Gettysburg: We can’t forget what they did here

Gettysburg Battlefield: Little Round Top

This is why Little Round Top was important: You can see the whole Gettysburg battlefield from there.

I wonder how many different tours of the Gettysburg National Battlefield you can take before it starts getting old.

I took a bus tour with the Pennsylvania Press Conference Saturday, my fifth tour, and heard a perspective I hadn’t heard before. Richard Goedkoop, our guide, covered lots of battlefield history I had heard before. But he provided a different twist, tailored to the group of journalists he was leading.

More on Goedkoop’s tour shortly. But first, I’ll review the other ways I’ve toured the battlefield.

First, about a decade ago, I met my oldest son, Mike, at the historic battlefield. I had an extra day on a business trip to Philadelphia, and Mike was living in Washington. Like the Union and Confederate armies (only moving much faster), we converged on Gettysburg. We paid for a bus tour, led by one of the many licensed battlefield guides (whose name I’ve long forgotten).

The 91st Pennsylvania Infantry monument at Little Round Top

It was a fascinating tour and our guide was, as you’d expect, a military history buff. His particular interest was firearms and munitions. He showed off various types of bullets during the tour and gave great detail about the cannons we drove past. I left wanting to return and learn more.

A few years later, I moved to Washington and one of my first assignments at the American Press Institute was to lead a seminar that included a tour of Gettysburg. It was a leadership seminar and my boss, Drew Davis, a two-star general in the Marine Reserve, would present a session on leadership lessons from the battle the evening before our tour.

This was a staple of API leadership seminars during Drew’s tenure, and he liked to have some colleagues from the Marine Corps University lead the tour of the battlefield the next day, building on the lessons Drew had outlined the evening before. Unfortunately, Drew’s colleagues were not available. I can’t recall where I got this recommendation, but I lined up Carol Reardon*, a history professor from Penn State University, to lead the tour.

While I looked forward to the battlefield tour, my focus was primarily on making sure the seminar worked well. It was my first API seminar, and I was a little nervous, and not yet experienced at handling all the details. I had heard praise before for the Gettysburg tours led by the marines, and I was hoping this one would measure up. I was confident in Carol’s expertise about the battle. She had, after all, literally written the book on Pickett’s Charge.Pickett's Charge in History and Memory I worried, though, about whether she would reinforce Drew’s leadership lessons as well as his own colleagues could. I wondered if she would be as comfortable discussing the battle on the battlefield itself as in the classroom. Perhaps in a sexist corner of my mind, I wondered if a female scholar would be as steeped in strategy, tactics and leadership as the male marine scholars she would be compared against.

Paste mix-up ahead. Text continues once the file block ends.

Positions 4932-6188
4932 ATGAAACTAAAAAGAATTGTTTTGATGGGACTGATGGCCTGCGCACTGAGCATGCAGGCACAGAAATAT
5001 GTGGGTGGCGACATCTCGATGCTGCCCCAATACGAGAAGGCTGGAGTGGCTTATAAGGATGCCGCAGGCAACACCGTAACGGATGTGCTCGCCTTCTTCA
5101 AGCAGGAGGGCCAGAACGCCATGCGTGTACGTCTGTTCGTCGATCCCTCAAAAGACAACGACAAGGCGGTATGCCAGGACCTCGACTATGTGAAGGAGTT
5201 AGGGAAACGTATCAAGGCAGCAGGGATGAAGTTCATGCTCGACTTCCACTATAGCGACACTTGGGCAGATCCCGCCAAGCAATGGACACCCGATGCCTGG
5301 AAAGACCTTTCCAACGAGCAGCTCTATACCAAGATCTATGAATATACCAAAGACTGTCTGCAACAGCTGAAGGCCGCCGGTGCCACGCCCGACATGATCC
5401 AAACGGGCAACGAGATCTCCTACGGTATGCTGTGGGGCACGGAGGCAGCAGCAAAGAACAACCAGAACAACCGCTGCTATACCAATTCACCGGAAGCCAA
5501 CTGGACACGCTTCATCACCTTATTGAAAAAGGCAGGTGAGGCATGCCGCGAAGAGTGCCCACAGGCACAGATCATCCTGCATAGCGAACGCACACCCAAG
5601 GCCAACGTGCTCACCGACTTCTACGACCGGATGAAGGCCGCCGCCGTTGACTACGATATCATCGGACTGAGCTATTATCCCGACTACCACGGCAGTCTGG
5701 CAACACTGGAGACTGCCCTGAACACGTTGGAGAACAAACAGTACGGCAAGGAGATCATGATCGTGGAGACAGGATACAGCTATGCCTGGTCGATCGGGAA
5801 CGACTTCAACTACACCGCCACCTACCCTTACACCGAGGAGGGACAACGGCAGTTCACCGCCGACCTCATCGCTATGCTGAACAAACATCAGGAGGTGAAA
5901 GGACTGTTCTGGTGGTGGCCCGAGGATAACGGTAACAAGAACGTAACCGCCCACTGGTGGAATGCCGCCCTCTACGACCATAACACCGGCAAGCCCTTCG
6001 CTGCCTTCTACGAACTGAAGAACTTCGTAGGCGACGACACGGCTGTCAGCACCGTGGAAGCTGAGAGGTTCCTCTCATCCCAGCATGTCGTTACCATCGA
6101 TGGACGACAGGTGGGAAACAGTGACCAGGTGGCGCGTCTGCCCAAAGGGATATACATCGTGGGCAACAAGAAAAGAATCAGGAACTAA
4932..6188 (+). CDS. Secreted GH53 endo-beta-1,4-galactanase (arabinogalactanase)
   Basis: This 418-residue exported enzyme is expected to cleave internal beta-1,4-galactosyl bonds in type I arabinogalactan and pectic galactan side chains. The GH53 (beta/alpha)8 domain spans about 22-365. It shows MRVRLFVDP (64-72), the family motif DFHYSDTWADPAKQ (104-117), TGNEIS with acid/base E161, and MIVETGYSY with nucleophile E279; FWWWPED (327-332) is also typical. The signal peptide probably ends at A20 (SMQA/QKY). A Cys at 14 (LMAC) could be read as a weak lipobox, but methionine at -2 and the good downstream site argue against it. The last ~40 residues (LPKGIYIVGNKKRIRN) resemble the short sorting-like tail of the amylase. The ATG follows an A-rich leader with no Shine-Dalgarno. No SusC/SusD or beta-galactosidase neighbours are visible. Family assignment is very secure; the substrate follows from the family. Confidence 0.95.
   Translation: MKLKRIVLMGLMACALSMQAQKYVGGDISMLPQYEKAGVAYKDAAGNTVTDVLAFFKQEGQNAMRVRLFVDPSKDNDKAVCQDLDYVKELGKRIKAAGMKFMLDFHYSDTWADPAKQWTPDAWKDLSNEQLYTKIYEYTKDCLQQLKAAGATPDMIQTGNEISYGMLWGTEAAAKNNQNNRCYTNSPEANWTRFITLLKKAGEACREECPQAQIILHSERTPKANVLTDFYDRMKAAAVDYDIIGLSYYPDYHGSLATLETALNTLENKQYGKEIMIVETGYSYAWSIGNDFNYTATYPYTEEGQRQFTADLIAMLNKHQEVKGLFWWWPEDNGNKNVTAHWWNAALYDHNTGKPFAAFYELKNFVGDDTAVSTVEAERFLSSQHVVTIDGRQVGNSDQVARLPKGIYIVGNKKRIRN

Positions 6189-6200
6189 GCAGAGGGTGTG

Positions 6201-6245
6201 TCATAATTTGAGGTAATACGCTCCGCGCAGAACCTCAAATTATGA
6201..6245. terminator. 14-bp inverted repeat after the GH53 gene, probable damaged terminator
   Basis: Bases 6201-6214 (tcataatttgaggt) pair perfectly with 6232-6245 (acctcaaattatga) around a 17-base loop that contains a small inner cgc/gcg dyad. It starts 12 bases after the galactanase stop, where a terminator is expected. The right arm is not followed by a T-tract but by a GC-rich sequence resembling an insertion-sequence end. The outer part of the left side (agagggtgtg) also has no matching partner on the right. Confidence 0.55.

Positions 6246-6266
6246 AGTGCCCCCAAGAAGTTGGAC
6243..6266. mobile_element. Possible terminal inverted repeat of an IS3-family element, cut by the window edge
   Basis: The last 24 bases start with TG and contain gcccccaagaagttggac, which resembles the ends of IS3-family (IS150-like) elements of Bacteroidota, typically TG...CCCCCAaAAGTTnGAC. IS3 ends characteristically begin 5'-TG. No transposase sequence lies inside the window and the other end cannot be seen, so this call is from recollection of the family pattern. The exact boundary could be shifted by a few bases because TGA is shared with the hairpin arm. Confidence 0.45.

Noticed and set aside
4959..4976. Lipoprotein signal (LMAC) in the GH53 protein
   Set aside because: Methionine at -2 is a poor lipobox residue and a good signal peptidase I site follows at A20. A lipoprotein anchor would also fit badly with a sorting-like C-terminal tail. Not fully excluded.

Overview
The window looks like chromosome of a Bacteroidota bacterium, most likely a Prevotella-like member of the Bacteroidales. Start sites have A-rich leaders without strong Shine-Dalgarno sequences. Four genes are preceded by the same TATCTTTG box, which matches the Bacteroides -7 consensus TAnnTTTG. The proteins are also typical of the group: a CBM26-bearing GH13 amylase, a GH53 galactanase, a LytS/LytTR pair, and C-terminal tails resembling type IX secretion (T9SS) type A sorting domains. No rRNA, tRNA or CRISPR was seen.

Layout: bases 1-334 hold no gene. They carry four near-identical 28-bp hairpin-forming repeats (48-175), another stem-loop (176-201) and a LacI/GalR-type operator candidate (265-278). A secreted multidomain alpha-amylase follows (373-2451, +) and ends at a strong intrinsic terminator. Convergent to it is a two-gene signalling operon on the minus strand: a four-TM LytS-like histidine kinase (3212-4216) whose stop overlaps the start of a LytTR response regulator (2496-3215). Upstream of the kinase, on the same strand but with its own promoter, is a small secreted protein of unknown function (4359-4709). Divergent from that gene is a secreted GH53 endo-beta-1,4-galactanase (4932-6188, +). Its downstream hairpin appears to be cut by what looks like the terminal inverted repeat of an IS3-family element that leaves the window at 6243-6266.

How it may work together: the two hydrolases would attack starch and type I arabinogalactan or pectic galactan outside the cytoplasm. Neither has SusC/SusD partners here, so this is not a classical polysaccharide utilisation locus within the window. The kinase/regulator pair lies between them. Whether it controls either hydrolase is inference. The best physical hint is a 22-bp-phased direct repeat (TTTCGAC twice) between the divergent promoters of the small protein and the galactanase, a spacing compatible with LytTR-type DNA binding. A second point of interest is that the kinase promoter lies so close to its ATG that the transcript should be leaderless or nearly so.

As thoroughly as I planned the day’s events, one thing I couldn’t control: the weather. A light drizzle was falling all day, not enough to cancel our plans, but enough to be unpleasant. I had a pretty high level of anxiety when we reached the battlefield.

My Dad's people were from Tennessee. I may have some kinfolk memorialized here.

Then I fell under the spell of Carol Reardon. She was as captivating a storyteller as I have ever heard. She had different leadership lessons at every battlefield stop and on the bus ride between stops. She not only underscored Drew’s lessons (without attending his session the evening before), but added new lessons. She had insightful answers to every question  asked. She filled us in on the strategy, tactics, topography, technology, personalities, weather, geography, politics and lore of the battle. She debunked legends and told us how press coverage from Richmond newspapers depicted Pickett’s Charge as a valiant effort, rather than a humiliating defeat.

API groups usually literally walked the mile across the battlefield, tracing Pickett’s charge and understanding how the terrain affected the course of the battle. With the field wet and the drizzle picking up to a light rain, we didn’t walk the field, but Carol’s explanations from the Confederate lines where the charge started and the High Water Mark of the Confederacy, where it ended, were like living the experience.

API asked seminar participants to rate sessions on a form at the end of a seminar. As I recall, we used a kind of odd 1-to-7 scale, rather than using 5 or 10 as the top score. Whatever was our top score, it wasn’t enough for some participants. More than one gave Carol an 8 (or whatever the top score + 1 would be) and everyone else gave her the top score, so her average was actually higher than the top of the scale. Even in the rain.